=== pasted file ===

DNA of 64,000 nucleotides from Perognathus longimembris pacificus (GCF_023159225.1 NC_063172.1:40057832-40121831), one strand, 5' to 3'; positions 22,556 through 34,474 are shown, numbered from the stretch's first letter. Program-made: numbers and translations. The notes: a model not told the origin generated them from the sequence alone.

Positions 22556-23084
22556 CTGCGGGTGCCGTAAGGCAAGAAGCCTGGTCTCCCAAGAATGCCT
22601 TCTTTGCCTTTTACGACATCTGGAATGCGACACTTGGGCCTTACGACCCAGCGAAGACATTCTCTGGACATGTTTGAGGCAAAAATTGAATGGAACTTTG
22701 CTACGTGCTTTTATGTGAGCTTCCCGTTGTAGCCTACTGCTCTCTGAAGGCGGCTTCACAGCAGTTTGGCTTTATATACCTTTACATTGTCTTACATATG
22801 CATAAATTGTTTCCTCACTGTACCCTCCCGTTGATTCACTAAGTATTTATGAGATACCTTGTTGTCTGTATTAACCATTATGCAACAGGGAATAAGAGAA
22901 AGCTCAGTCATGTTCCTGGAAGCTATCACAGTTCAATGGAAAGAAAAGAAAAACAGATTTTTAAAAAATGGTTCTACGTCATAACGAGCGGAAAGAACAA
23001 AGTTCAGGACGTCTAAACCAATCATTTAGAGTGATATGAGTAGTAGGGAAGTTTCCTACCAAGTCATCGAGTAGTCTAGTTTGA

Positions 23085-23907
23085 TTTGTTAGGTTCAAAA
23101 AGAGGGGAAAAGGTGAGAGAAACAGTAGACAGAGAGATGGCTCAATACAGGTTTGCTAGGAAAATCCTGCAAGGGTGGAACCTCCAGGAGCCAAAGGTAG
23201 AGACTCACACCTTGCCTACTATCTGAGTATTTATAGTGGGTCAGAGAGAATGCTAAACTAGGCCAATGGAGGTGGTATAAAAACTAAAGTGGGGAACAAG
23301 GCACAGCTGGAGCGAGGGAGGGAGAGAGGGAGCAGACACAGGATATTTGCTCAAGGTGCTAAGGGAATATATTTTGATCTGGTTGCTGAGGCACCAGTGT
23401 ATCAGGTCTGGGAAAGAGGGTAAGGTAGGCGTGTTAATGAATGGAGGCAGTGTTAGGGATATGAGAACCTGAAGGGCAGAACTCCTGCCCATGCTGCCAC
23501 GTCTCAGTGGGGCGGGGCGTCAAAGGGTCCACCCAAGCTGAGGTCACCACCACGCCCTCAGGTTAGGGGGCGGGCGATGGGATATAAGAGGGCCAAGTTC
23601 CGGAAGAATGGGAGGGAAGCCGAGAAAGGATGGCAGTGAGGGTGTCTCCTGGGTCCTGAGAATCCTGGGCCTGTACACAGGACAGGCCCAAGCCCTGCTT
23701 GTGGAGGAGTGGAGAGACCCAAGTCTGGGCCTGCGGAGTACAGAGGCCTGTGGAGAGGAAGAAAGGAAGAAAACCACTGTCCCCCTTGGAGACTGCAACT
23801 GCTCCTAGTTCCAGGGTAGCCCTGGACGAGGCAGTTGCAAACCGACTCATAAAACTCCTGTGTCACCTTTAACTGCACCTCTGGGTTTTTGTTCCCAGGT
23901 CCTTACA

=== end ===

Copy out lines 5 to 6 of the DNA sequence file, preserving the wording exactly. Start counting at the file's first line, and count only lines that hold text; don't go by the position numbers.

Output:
22701 CTACGTGCTTTTATGTGAGCTTCCCGTTGTAGCCTACTGCTCTCTGAAGGCGGCTTCACAGCAGTTTGGCTTTATATACCTTTACATTGTCTTACATATG
22801 CATAAATTGTTTCCTCACTGTACCCTCCCGTTGATTCACTAAGTATTTATGAGATACCTTGTTGTCTGTATTAACCATTATGCAACAGGGAATAAGAGAA